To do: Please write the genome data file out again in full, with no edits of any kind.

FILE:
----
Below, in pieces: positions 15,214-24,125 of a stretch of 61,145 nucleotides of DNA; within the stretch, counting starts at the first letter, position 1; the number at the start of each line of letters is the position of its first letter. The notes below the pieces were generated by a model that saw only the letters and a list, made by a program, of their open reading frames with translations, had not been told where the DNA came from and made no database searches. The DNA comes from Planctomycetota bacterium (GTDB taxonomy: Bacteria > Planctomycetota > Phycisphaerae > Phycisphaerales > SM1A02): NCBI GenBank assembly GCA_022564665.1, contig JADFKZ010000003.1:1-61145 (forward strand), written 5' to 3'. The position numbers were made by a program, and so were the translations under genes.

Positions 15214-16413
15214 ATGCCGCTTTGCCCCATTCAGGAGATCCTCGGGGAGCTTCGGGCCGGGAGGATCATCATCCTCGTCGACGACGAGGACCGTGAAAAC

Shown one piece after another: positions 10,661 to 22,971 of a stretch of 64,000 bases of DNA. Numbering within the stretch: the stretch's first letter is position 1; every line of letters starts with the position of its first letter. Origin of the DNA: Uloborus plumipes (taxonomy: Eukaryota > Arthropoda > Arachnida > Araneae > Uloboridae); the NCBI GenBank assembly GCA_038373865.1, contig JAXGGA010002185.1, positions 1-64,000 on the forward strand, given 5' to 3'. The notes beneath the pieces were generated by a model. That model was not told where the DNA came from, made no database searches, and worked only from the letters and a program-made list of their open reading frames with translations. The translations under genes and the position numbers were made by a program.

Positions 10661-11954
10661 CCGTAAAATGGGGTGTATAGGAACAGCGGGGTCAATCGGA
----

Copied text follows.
Below, in pieces: positions 15,214-24,125 of a stretch of 61,145 nucleotides of DNA; within the stretch, counting starts at the first letter, position 1; the number at the start of each line of letters is the position of its first letter. The notes below the pieces were generated by a model that saw only the letters and a list, made by a program, of their open reading frames with translations, had not been told where the DNA came from and made no database searches. The DNA comes from Planctomycetota bacterium (GTDB taxonomy: Bacteria > Planctomycetota > Phycisphaerae > Phycisphaerales > SM1A02): NCBI GenBank assembly GCA_022564665.1, contig JADFKZ010000003.1:1-61145 (forward strand), written 5' to 3'. The position numbers were made by a program, and so were the translations under genes.

Positions 15214-16413
15214 ATGCCGCTTTGCCCCATTCAGGAGATCCTCGGGGAGCTTCGGGCCGGGAGGATCATCATCCTCGTCGACGACGAGGACCGTGAAAAC

Shown one piece after another: positions 10,661 to 22,971 of a stretch of 64,000 bases of DNA. Numbering within the stretch: the stretch's first letter is position 1; every line of letters starts with the position of its first letter. Origin of the DNA: Uloborus plumipes (taxonomy: Eukaryota > Arthropoda > Arachnida > Araneae > Uloboridae); the NCBI GenBank assembly GCA_038373865.1, contig JAXGGA010002185.1, positions 1-64,000 on the forward strand, given 5' to 3'. The notes beneath the pieces were generated by a model. That model was not told where the DNA came from, made no database searches, and worked only from the letters and a program-made list of their open reading frames with translations. The translations under genes and the position numbers were made by a program.

Positions 10661-11954
10661 CCGTAAAATGGGGTGTATAGGAACAGCGGGGTCAATCGGA